“We do lose the habit of hearing the story. We have to find ways of engaging people without resorting to old formulas. Language can atrophy. The context in which language is used goes dead. One thing poems do is detonate clichés. But another thing that poems can do is reanimate clichés so that they can communicate again.”
His “Poetry and Faith” course goes directly to this issue, testing the extent to which poetry can do the work of theology, add to the fund of Christian tradition and inhabit the religious heart.
Students are expected to keep a journal of the assigned poems they read. They must also learn and recite at least 25 lines of poetry.
“Inevitably we will also look at poetry through the lens of faith, but a working assumption of the course is that a poem is, for a reader (it’s more complicated for a writer), art first and faith second,” he says in the course description.
“You may want to challenge this assumption. The entire course may end up being a challenge to this assumption.”
These are not abstract matters. Staring down the threat of death, Wiman writes about God’s presence (as well as the “galvanizing consciousness of his absence”) as a most pragmatic and personal question. Apparently that’s how it must be with human life: God communicates and communes through the storms of personal consciousness and insight, as well as through one’s urgent connections to other people.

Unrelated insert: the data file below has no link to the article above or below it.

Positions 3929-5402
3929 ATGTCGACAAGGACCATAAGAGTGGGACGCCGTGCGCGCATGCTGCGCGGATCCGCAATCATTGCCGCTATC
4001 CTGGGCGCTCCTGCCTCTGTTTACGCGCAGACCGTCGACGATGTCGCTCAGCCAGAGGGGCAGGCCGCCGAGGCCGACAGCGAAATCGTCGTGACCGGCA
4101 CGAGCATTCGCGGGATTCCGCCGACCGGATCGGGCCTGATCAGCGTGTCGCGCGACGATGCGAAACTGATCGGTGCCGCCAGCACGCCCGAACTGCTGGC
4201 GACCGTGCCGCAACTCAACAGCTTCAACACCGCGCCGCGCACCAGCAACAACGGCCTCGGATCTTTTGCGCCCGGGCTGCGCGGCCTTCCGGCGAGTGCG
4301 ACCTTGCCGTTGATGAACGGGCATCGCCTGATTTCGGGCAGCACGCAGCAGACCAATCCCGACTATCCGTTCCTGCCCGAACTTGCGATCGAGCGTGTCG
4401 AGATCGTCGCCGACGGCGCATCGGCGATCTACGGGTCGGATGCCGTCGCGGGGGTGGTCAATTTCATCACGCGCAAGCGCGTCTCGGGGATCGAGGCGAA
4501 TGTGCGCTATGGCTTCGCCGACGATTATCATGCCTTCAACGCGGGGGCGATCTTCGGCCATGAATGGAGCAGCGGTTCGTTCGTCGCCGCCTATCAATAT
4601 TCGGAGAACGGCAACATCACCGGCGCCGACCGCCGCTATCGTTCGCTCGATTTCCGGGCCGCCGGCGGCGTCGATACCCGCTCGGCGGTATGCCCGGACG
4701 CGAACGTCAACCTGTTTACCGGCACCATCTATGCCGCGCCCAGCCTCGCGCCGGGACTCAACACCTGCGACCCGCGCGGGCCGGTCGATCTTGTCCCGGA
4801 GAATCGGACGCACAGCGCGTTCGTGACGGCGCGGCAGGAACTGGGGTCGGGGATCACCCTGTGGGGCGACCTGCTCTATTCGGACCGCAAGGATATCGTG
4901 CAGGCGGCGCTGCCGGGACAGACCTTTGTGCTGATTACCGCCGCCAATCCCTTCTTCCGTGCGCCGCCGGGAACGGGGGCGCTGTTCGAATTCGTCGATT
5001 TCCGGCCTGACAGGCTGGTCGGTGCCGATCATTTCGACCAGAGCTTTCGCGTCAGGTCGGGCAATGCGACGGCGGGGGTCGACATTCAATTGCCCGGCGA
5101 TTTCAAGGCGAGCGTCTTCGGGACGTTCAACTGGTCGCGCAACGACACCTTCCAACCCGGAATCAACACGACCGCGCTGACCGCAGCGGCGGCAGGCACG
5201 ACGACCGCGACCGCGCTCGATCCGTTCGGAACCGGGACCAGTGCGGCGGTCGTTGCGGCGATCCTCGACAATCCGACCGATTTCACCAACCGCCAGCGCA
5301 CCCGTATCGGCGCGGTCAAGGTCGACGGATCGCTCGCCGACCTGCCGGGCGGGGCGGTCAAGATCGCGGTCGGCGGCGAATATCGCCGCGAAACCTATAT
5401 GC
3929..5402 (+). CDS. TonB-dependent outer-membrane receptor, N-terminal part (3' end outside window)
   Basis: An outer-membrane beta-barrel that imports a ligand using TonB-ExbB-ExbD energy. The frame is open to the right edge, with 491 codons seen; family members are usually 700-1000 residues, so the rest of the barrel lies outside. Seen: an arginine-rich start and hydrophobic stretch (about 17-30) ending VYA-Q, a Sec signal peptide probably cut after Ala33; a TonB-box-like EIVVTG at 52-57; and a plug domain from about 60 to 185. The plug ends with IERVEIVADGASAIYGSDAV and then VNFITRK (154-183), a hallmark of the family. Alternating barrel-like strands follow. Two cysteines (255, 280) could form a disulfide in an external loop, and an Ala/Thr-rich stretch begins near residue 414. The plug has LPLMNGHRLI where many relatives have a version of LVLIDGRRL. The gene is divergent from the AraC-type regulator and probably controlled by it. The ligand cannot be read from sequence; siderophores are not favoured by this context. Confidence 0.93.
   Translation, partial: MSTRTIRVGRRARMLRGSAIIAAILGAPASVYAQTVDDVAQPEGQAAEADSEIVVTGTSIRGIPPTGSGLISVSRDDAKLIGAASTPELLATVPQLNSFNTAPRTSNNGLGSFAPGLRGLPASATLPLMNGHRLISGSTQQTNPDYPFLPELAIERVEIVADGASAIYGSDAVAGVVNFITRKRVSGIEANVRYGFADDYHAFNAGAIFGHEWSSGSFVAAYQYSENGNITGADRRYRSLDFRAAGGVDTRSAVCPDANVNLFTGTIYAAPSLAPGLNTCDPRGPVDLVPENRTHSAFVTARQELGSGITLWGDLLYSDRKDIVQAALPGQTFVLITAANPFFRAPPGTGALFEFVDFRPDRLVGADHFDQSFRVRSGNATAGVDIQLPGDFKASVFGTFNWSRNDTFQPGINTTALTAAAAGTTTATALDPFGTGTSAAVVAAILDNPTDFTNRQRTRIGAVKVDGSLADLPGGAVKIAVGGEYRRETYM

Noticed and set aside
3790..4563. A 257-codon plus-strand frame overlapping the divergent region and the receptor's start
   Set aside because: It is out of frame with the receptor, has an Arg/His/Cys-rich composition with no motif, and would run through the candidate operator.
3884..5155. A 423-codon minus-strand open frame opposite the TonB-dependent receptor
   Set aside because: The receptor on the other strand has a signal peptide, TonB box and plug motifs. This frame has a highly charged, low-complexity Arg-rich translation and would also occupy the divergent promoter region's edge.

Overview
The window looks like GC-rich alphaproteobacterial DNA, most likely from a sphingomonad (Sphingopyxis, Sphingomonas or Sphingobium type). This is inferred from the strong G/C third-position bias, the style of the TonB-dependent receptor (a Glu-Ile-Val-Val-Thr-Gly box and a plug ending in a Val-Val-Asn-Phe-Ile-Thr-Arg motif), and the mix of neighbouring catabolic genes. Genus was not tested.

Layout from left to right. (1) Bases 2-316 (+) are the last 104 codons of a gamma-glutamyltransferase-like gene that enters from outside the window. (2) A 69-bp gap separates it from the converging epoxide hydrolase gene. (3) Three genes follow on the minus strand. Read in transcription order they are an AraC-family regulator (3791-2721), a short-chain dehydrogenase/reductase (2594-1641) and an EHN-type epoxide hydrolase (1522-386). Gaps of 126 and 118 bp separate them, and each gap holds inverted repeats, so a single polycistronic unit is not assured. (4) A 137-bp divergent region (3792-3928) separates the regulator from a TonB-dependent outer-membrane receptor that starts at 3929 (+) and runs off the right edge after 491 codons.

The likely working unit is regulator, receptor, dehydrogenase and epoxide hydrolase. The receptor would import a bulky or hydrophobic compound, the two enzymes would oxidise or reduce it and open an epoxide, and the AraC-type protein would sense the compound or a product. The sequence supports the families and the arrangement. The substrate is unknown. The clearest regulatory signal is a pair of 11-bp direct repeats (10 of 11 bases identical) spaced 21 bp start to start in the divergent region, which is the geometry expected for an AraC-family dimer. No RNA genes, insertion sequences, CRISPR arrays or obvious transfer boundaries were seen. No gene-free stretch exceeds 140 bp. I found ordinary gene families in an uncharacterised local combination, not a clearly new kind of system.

“ … Christ is not an answer to existence, but a means of existing, and I am convinced that there is no permutation of man or mind in which he is not, in some form, present,” he writes in My Bright Abyss.
In the suffering of the cross, the otherness of God is distilled. “The incredible otherness becomes personal – it turns and looks at you,” Wiman says.
Through the assaults of experience, and through poetry, the mystifying puzzle of God becomes a personal reckoning, the precondition of epiphany. Wiman writes at the end of his memoir:
My God my bright abyss
into which all my longing will not go
once more I come to the edge of all I know
and believing nothing believe in this.